E1: Learning from error and adverse events using human factors training

Friday 29 March
13:15 – 14:30

Part A: Learning from sentinel events in healthcare; a culture shift is necessary

In the Netherlands potentially avoidable mortality did not decrease in recent years. In practice it appears that sentinel events in healthcare continue to repeat themselves. A joint approach and a learning organization/system are necessary to solve this.
The process of learning and improving can be stimulated when the sentinel events and the outcomes of the analyzes are shared with each other. A joint approach can be chosen if effective improvement recommendations are expensive or require national or even international coordination.

After this session, participants will be able to:

1. Understand how the learning cycle for sentinel events in healthcare works
2. Understand how to improve recommendations from RCA
3. Understand the basics of developing a learning organization or system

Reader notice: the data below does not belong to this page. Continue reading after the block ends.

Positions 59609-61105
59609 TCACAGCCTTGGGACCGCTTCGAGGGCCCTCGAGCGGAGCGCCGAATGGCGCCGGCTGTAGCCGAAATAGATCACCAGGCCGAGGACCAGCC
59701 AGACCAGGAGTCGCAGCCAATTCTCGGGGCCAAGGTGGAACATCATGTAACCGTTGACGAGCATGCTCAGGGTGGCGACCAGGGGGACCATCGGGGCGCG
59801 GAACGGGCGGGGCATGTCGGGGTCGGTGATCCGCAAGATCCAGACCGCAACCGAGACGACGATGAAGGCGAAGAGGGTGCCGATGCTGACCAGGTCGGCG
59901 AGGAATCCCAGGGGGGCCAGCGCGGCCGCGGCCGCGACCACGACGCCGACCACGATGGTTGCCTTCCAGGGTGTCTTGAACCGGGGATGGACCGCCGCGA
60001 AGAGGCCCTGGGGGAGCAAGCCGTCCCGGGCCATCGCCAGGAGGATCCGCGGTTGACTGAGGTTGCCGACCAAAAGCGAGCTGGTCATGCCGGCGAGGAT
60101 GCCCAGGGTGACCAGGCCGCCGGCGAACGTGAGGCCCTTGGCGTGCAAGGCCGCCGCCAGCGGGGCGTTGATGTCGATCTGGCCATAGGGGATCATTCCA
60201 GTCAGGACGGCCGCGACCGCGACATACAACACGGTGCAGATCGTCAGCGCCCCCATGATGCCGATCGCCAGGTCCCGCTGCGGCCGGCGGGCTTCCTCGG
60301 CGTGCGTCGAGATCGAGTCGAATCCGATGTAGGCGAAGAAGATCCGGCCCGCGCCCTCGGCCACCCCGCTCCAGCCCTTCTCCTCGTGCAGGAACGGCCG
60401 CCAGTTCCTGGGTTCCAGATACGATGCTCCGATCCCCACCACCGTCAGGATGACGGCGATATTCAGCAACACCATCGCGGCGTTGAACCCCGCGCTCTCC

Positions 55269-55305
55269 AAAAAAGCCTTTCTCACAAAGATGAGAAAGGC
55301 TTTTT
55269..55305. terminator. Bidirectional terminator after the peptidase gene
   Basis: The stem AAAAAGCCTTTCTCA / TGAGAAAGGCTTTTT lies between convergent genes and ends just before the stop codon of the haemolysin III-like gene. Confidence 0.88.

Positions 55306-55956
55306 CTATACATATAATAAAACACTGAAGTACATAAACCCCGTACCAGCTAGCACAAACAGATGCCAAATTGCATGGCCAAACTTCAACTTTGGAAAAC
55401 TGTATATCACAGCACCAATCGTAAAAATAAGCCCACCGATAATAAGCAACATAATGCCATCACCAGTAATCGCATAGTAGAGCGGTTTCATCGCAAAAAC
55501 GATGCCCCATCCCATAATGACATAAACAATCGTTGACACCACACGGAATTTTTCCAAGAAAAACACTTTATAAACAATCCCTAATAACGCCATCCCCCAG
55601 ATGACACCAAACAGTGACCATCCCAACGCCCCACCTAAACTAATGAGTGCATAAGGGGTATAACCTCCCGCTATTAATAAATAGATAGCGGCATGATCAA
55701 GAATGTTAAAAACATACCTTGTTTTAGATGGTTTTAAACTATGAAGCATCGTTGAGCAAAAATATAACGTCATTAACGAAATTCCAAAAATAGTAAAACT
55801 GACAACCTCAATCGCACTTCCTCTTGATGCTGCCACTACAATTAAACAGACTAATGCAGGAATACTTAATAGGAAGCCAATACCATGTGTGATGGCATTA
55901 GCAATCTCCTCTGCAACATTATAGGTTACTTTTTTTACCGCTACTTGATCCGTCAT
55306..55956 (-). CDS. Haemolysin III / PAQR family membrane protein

Dave Dongelmans, Intensivist, Amsterdam University Medical Centers, The Netherlands

Part B: Human Factors Issues in “Better Training, Better Births”: an evaluation study

This session will offer two elements: to provide a taster for a model of intervention in human factors training for doctors and midwives, through exposure to an experiential event; to explore the evaluation of the two-pronged programme designed to improve outcomes and mitigate against human error.
It will offer some insight into an intervention strategy and explore the extent to which it is possible to draw meaningful conclusions from short and medium term evaluations.

After this session, participants will be able to:

1. Demonstrate an understanding of some key human factors related issues, as they apply to maternity care provision
2. Recognise the challenges associated with programme evaluation and impact
3. Show awareness of the impact on practice of short term interventions

Alison Gale, Consultant Obstetrician and Gynaecologist/Director of Medical Education, Lancashire Teaching Hospitals; England.